Thyroid nodules and differentiated thyroid cancer

Andrew J Bauer
Endocrine Development 2014, 26: 183-201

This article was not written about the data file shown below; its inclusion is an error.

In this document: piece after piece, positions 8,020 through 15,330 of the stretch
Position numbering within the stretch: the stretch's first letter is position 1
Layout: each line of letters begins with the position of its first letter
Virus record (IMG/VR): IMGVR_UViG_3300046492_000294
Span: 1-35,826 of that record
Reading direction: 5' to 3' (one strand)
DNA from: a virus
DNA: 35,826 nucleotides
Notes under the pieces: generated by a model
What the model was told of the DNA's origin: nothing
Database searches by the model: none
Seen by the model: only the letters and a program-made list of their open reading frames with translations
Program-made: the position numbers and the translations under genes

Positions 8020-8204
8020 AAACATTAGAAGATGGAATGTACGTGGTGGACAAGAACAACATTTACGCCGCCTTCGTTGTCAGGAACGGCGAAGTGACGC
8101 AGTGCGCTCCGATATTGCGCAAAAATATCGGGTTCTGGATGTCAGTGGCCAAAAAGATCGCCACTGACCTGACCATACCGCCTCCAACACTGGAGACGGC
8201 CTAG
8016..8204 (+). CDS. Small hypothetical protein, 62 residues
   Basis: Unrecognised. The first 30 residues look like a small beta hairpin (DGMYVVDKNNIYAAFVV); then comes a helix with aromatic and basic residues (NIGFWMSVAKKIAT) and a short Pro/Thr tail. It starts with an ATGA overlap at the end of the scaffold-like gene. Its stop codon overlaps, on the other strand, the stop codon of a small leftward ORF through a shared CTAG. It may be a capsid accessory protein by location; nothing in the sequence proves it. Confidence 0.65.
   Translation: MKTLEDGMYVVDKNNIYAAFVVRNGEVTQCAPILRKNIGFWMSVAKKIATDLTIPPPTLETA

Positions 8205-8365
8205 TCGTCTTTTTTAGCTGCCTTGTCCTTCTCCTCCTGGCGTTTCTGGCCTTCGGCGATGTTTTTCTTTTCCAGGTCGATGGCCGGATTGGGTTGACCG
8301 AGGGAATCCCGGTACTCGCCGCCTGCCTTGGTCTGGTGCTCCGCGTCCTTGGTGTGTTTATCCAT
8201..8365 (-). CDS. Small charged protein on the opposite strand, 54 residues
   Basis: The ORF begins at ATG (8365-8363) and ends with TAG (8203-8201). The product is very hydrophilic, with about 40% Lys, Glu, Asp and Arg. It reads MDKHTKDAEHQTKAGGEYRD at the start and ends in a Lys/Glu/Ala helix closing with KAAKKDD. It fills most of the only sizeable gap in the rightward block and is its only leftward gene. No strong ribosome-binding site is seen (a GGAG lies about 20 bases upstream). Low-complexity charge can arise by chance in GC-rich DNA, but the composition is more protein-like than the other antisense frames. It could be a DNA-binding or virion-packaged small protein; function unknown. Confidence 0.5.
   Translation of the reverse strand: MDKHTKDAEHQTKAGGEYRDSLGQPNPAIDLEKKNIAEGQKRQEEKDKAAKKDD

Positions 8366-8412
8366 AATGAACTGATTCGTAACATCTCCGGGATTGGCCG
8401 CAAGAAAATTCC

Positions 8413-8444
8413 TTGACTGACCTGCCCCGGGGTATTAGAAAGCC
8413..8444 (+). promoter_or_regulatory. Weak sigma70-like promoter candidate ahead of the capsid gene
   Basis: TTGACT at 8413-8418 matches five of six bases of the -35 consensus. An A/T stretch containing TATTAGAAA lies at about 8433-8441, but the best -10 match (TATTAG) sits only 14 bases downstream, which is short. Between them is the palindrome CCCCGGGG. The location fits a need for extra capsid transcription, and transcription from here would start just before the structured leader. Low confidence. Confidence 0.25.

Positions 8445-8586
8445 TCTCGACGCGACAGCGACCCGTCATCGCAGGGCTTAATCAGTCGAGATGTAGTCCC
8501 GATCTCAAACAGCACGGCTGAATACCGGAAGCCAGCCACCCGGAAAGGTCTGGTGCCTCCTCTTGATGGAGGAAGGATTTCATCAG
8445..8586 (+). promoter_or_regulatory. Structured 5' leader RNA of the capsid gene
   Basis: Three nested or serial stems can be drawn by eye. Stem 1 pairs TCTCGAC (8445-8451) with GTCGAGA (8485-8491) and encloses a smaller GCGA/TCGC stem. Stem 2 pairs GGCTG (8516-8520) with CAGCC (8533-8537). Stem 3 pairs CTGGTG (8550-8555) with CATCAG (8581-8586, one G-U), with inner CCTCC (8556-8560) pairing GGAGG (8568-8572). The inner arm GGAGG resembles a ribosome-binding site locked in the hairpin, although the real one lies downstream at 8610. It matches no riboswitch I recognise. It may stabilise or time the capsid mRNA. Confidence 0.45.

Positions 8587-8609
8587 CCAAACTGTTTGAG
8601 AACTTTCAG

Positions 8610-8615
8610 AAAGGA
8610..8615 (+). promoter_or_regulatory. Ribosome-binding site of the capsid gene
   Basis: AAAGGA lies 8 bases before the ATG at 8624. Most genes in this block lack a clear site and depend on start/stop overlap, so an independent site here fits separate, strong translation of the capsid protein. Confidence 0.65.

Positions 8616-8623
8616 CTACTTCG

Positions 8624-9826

The incidence of thyroid nodules and thyroid cancer has increased over the last several decades. This change is influenced by several factors, to include the status of iodine sufficiency, access to the health care system and, perhaps most significantly, the increased use of radiological imaging. Thorough evaluation of a thyroid nodule includes review of the patient's medical and family history, followed by thyroid ultrasound and fine-needle aspiration biopsy. Similar to adults, the majority of nodules in children are benign; however, there is a 3- to 5-fold higher risk that a nodule found in a pediatric patient (≤18 years) will be malignant when compared to an adult. Differentiated thyroid carcinoma (DTC) is the most common malignancy with approximately 90-95% being papillary thyroid carcinoma and the remainder follicular thyroid carcinoma. With proper evaluation and management, the prognosis for pediatric patients with DTC is excellent; however, the risk of treatment complications and recurrence is relatively high. The development of pediatric specific guidelines for the evaluation and management of thyroid nodules and DTC as well as the creation of centers with surgical and medical expertise is crucial in order to optimize care and gain a better understanding of factors that impact disease-specific morbidity.

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